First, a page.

Map interpretation leads to confusion

Map interpretation leads to confusion

SHARE

There is a sense of deja vu in reports of a Chinese incursion into Arunachal Pradesh. In 1986, similar reports of Chinese occupation of Sumdorong Chu (chu=river) touched off a major crisis that brought India and China close to war. It is also likely that then, as now; the incident was a result of the fact that Indian intelligence agencies have their own interpretation of the LAC, different from that of the Chinese and the Army. It is well known that the map attached to the treaty was of such a scale that a literal translation of the coordinates map on the ground would still leave a band some four-seven km wide that could be interpreted in different ways, causing confusion as to where the border lay. The problem has really arisen from the IB’s interpretation of the map. Since the 1950s, it has insisted that the border was not the literal McMahon Line as translated on the ground, but the highest crest-line of the Himalayas in the region. The problem is that in this region, north-south streams and rivers have ensured that the highest crest-line is not as distinct as it is in the other parts of the Himalayas. In 1962, the Army insisted that its maps showed this to be the Hathung La (La=pass) ridge, while the IB insisted it was the Thag La across the Namka Chu. The Army was ordered to clear the Chinese off the Thang La ridge, resulting in war.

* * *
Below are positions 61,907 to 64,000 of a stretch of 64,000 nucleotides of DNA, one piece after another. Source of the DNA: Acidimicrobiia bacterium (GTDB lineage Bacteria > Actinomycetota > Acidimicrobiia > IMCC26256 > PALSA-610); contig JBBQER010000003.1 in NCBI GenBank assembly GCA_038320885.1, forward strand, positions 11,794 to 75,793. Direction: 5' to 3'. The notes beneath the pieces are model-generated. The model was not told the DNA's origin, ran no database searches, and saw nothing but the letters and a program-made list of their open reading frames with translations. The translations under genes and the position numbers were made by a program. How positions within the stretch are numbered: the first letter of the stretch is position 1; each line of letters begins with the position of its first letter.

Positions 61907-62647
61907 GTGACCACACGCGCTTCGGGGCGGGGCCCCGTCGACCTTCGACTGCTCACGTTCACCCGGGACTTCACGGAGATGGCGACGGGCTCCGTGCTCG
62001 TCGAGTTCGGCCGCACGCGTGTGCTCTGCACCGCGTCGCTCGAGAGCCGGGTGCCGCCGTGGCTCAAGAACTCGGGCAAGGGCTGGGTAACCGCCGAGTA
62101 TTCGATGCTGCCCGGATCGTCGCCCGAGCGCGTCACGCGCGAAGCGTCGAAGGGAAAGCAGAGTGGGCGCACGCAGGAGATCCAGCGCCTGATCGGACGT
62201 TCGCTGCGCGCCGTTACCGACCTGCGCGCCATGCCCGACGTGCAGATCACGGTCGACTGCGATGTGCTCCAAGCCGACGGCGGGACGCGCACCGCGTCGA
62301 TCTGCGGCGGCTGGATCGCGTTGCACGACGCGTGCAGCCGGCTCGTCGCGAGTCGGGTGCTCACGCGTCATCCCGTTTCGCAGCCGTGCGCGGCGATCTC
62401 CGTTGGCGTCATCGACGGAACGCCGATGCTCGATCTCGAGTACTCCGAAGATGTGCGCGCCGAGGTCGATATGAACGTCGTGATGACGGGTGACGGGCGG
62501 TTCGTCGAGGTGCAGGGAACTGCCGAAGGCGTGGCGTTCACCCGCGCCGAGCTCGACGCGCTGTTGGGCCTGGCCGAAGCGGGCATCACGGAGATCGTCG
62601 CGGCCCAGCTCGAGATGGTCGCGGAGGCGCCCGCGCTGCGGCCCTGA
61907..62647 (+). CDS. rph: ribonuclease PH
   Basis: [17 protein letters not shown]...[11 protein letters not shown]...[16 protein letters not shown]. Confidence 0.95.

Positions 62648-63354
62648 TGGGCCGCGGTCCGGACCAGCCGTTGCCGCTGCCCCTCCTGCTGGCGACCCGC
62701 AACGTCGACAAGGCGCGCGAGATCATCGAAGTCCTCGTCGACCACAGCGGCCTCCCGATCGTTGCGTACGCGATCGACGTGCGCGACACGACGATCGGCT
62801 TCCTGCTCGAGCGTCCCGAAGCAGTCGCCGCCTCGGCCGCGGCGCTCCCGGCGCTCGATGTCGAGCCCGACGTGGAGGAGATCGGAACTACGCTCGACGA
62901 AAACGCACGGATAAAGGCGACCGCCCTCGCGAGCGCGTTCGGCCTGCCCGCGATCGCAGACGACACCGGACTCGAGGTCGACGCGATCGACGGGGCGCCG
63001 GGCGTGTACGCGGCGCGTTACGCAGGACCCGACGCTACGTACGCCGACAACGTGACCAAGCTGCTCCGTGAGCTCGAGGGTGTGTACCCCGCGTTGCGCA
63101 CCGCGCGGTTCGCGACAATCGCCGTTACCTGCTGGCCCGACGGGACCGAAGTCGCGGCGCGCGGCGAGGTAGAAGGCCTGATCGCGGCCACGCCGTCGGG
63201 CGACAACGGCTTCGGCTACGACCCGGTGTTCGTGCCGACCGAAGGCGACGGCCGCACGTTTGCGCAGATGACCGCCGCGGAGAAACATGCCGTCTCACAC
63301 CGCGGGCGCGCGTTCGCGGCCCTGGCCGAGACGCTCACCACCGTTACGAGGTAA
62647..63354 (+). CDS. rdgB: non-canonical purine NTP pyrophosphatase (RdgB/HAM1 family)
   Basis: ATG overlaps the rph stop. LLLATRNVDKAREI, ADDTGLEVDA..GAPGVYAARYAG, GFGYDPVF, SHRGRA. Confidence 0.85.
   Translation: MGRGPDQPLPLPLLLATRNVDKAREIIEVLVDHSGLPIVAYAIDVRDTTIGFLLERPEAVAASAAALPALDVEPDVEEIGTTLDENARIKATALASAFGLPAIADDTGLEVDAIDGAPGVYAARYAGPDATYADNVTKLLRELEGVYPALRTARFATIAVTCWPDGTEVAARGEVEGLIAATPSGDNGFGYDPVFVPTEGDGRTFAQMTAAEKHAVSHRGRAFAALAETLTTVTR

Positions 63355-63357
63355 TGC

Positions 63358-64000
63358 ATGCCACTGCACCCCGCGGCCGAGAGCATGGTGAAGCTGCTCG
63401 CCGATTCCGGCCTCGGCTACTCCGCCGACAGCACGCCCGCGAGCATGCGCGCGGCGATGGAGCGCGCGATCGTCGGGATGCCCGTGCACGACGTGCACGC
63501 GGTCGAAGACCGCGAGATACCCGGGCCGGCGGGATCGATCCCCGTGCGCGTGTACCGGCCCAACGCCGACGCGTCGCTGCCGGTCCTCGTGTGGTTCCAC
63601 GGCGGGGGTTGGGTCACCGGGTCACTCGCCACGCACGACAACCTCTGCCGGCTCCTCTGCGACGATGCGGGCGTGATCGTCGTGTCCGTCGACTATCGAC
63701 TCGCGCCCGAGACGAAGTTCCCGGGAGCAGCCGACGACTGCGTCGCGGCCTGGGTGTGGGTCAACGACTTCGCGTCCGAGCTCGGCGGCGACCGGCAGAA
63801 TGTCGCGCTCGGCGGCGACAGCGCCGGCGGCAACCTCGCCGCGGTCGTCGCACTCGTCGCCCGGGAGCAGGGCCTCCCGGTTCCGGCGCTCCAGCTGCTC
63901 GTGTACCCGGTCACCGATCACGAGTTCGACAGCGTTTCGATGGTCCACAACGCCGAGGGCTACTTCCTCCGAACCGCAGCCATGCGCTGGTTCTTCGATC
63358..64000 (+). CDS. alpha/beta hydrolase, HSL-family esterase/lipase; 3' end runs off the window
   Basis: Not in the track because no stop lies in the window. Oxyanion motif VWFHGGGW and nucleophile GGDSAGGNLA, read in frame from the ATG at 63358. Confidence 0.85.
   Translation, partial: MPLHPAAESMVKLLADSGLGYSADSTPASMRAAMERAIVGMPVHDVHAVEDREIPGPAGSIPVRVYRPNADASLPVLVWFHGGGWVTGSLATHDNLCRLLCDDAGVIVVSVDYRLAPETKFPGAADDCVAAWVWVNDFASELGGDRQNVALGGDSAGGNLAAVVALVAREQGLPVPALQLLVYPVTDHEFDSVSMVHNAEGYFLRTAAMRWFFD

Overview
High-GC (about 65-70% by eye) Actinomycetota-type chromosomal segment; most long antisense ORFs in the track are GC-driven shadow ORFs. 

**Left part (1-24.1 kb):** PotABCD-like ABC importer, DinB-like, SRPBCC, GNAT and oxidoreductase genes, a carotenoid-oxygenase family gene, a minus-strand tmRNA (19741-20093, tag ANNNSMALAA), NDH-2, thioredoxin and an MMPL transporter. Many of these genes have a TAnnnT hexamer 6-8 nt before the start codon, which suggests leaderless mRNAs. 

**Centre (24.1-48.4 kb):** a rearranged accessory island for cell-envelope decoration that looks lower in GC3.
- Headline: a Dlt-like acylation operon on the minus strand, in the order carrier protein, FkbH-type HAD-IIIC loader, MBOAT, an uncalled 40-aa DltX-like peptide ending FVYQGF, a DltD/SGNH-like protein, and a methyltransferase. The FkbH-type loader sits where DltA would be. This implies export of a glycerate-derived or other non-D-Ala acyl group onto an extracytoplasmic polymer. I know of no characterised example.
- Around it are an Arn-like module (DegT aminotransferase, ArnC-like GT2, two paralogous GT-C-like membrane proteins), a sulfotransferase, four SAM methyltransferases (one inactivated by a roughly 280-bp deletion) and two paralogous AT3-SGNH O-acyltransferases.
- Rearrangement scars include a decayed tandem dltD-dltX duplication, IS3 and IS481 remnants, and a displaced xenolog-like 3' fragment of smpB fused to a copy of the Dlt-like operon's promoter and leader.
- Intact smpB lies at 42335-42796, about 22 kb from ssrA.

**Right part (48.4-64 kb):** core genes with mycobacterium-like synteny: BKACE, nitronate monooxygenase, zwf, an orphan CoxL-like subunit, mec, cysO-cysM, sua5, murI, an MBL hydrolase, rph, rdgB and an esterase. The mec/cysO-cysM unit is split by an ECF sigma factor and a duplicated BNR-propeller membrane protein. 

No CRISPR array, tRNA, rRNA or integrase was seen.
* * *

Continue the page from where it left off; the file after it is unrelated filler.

Source: Manoj Joshi
The Times of India, 28 July, 2003